Athens, GA (Feb 16, 2009) - Marc Lanciaux is a freelance audio engineer from Providence, Rhode Island whose career path took an unexpected turn about ten years ago. He became a sort of audio 'perma-lancer' with World Wrestling Entertainment (WWE).
Before that turn, he had done pretty much everything imaginable in television - from the Olympics and X Games to competition darts and bowling; NASCAR to Indian pow-wows, and everything in between. He knows that rule number one as a freelancer is 'never say NO', and that rule even applies to perma-lancers.
Late in 2008, the WWE packed up the ring and a bunch of gear, loaded it on a C-17 and flew over to Baghdad for the sixth annual Tribute to the Troops show, a show which, for the past six years, he had not been able to say NO to.
Marc graciously gave us permission to reprint his three-part blog on his experience, and we are very pleased to offer part I today. The original post is also available on Marc's blog.
Iraq IV - Back to Baghdad - Part One
by Marc Lanciaux
The final announcement of the night rings through the Verizon Center, "Good night everyone! Thank you, and please drive home safely." Most people will be going home after the show, but a select few volunteers, WWE Superstars and technical crew alike, won't be. Hard to believe, but it's time once again for World Wrestling Entertainment's Sixth Sandbox Invitational - otherwise known as the Tribute to the Troops show.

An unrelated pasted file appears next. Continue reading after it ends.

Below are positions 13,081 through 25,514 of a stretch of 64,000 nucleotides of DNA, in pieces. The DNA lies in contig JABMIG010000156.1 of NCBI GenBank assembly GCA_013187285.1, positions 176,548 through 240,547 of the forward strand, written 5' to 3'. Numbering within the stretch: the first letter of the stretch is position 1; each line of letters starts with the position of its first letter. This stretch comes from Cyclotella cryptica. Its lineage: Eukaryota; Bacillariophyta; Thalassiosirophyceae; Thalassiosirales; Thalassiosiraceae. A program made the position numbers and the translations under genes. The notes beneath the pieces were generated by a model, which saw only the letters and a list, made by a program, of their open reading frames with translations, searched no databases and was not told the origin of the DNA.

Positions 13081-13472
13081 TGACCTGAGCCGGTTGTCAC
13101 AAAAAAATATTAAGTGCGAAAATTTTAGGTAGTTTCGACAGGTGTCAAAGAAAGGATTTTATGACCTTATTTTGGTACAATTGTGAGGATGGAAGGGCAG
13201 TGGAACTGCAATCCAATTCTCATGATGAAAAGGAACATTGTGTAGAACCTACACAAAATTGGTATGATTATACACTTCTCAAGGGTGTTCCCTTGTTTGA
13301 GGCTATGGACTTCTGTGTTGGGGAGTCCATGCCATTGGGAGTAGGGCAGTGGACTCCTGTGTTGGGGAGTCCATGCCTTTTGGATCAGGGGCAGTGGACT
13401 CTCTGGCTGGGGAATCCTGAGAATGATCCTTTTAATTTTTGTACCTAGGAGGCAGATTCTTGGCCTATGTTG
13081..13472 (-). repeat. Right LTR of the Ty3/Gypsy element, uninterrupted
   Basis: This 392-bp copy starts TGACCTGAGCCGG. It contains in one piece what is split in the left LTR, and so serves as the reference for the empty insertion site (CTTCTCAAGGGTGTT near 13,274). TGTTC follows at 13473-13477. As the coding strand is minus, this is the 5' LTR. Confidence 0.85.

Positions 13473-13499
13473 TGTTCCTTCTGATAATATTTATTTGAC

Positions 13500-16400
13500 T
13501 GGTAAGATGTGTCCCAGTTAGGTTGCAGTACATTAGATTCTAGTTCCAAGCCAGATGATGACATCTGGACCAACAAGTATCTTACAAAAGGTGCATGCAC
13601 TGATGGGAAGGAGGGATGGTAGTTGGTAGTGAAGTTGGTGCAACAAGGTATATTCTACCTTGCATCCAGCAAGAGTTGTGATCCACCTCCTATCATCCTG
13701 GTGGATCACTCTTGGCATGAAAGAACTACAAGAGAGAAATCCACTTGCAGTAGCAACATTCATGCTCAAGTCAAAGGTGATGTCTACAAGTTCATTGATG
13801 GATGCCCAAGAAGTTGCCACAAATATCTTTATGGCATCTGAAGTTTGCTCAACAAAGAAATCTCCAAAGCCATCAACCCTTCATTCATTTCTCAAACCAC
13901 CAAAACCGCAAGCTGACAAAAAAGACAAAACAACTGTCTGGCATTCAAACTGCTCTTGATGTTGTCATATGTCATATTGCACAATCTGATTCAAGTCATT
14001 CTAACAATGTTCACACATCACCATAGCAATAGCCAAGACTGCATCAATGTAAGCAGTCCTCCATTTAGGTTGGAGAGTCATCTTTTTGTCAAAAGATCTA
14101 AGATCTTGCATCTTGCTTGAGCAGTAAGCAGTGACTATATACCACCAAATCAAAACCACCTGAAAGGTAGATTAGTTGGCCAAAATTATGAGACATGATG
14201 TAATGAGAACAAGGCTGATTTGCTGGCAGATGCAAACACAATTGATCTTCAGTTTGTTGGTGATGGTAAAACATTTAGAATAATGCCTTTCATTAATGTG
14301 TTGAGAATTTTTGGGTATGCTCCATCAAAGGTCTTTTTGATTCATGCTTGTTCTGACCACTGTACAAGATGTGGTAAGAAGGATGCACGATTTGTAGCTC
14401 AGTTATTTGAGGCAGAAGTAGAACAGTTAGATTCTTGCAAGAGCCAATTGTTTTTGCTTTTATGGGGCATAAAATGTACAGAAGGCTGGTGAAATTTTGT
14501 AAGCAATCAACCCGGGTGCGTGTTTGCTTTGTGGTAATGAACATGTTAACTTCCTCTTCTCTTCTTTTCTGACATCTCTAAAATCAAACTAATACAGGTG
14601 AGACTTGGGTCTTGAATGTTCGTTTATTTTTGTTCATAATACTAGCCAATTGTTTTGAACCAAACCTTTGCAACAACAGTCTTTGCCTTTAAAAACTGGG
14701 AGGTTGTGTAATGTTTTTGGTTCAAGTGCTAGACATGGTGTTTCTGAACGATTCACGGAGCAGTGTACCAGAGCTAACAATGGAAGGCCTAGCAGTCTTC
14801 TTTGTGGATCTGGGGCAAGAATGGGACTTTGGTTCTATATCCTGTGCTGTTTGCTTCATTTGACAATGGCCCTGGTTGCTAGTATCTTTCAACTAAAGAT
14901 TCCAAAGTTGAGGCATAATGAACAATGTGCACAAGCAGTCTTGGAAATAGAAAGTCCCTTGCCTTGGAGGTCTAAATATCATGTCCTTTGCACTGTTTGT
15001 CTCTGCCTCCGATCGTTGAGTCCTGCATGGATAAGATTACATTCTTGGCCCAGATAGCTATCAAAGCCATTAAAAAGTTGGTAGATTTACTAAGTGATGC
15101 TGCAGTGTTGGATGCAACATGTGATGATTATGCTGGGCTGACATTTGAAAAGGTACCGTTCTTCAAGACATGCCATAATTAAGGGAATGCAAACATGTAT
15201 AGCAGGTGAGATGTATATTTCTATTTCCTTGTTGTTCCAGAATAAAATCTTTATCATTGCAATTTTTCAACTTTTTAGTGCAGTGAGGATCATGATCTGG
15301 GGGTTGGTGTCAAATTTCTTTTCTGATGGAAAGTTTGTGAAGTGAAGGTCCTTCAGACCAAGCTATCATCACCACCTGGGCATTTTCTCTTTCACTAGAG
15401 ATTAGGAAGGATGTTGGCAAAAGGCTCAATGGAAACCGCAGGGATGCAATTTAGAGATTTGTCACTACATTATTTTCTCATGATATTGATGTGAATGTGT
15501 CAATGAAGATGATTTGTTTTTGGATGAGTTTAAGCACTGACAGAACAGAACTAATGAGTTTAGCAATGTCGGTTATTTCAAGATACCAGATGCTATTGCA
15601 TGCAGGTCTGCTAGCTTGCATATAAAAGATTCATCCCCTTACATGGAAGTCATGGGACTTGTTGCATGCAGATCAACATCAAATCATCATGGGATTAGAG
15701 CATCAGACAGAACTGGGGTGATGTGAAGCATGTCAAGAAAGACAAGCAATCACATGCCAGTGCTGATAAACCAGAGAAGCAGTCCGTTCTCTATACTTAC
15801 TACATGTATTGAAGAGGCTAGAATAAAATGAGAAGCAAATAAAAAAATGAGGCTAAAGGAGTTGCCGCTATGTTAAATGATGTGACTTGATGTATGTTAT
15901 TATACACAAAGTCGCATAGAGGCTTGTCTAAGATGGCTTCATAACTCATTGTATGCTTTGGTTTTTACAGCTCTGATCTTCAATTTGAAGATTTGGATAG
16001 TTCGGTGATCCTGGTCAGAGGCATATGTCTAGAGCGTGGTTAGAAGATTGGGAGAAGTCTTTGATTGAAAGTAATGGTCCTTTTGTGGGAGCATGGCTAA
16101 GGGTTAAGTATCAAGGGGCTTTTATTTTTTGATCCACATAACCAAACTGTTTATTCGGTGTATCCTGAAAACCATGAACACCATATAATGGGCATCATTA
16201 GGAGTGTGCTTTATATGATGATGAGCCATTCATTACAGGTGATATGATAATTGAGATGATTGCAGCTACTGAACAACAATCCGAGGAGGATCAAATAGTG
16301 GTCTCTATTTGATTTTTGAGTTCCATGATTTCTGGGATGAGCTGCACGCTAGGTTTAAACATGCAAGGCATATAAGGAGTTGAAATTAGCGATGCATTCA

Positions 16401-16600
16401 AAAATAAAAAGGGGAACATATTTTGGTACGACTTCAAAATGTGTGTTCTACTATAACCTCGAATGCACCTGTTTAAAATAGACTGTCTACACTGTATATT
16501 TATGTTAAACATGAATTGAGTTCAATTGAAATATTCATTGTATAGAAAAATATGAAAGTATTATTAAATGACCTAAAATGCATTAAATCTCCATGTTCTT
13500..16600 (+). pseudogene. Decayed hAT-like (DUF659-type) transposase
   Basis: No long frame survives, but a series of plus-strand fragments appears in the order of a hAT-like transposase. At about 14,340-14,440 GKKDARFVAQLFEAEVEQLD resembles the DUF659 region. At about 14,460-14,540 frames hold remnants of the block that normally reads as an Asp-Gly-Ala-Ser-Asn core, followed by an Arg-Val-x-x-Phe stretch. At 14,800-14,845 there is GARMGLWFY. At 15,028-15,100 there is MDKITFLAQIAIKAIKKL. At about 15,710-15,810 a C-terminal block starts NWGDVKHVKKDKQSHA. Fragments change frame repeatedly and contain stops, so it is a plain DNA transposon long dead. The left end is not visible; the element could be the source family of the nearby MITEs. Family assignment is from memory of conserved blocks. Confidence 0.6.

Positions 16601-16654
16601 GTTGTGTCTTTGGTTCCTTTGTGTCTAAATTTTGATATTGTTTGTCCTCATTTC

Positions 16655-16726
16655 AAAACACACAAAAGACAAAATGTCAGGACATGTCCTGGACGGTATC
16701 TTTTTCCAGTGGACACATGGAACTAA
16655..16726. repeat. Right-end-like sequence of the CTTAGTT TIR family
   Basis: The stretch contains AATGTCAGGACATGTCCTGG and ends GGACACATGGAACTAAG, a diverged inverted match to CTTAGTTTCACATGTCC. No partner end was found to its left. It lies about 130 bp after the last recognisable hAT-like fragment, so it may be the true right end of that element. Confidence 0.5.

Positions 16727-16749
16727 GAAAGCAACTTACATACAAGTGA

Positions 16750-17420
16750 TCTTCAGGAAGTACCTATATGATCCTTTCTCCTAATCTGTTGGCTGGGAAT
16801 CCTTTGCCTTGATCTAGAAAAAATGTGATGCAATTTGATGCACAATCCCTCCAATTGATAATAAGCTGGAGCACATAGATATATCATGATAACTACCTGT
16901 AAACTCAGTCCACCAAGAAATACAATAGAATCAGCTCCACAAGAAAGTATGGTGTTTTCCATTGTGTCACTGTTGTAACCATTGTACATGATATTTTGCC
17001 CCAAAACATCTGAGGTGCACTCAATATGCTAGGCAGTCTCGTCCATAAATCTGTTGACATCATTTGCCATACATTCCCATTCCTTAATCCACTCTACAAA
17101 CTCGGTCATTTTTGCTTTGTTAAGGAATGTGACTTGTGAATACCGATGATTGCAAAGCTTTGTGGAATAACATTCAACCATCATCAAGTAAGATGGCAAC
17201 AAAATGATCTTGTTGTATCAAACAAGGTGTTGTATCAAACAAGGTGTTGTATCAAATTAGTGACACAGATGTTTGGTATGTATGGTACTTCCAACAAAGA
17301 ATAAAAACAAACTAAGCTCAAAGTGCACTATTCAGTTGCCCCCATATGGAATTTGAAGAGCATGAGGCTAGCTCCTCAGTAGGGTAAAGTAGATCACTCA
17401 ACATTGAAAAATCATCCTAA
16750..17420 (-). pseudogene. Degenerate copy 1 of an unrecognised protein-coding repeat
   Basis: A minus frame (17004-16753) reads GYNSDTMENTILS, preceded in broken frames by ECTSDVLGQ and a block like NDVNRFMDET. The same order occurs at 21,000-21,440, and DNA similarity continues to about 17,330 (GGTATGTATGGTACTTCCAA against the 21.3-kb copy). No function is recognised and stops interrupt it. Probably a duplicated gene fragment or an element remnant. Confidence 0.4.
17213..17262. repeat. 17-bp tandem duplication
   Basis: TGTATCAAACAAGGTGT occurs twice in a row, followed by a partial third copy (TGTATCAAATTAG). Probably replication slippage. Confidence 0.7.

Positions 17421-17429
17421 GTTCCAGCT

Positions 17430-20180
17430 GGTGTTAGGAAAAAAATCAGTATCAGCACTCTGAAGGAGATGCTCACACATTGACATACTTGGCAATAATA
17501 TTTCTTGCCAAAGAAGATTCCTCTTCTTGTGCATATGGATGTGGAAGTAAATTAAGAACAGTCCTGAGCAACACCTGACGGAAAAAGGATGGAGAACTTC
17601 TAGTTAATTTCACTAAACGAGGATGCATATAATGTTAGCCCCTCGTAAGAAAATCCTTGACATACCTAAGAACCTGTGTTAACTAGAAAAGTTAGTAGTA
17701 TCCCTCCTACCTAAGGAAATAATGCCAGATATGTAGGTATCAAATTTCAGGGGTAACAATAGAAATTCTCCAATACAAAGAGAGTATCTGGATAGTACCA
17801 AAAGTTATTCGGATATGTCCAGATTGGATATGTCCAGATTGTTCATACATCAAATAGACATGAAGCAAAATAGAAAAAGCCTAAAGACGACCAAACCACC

Another Tribute to the Troops show means another year has flown by; it seems just weeks ago we were gearing up for the Fifth Annual Tribute show. The thought of going to Iraq used to be a source of weeks of trepidation, nervousness and worry, at least for family and friends that think we're crazy for going. The first time, I shared that trepidation, nervousness and worry over traveling to a war zone, but now, six years later, more than anything I'm excited to see how Baghdad has changed. Seems funny to think that now even Baghdad is 'just another place we go.' Not funny like a monkey playing an oboe would be, but funny just the same.
Once the show ends, we are issued official Department of Defense ID cards (this is new), get on the bus (this is not new) and travel to an Air Force Base. The C-17 cargo jet that will be carrying us is loaded, fueled, checked out, and idling on the runway, ready to go (this is also new.)
Past trips have been fraught with delays, but this year's corporate retreat starts off relatively smoothly. The cast and crew trickle onboard, and everyone takes the same seats they had the previous year.
For the technicians, this means right side bench seats. Being veterans of this show, we know by now that the sides are where the power outlets are. Extension cords string along the sides, ensuring everyone has power for iPhones, iPods and laptops.
Those that weren't paying attention, hiding or sleeping fell prey to Mr. McMahon's idle prankster hands. Veterans know that nobody sleeps until the boss does.
The pilot was staring out the window, while the co-pilot wrote out her Christmas cards. Occasionally, one would reach over and adjust something, but mostly they just sat. Who knew flying was so easy? I pestered them with my hundreds of questions, and I think they actually enjoyed the distraction. I learned so many top-secret things about the C-17 that I'd surely be shot if I divulged them. That is, if I could explain or even understand anything the pilots told me.
The story continues here in part two...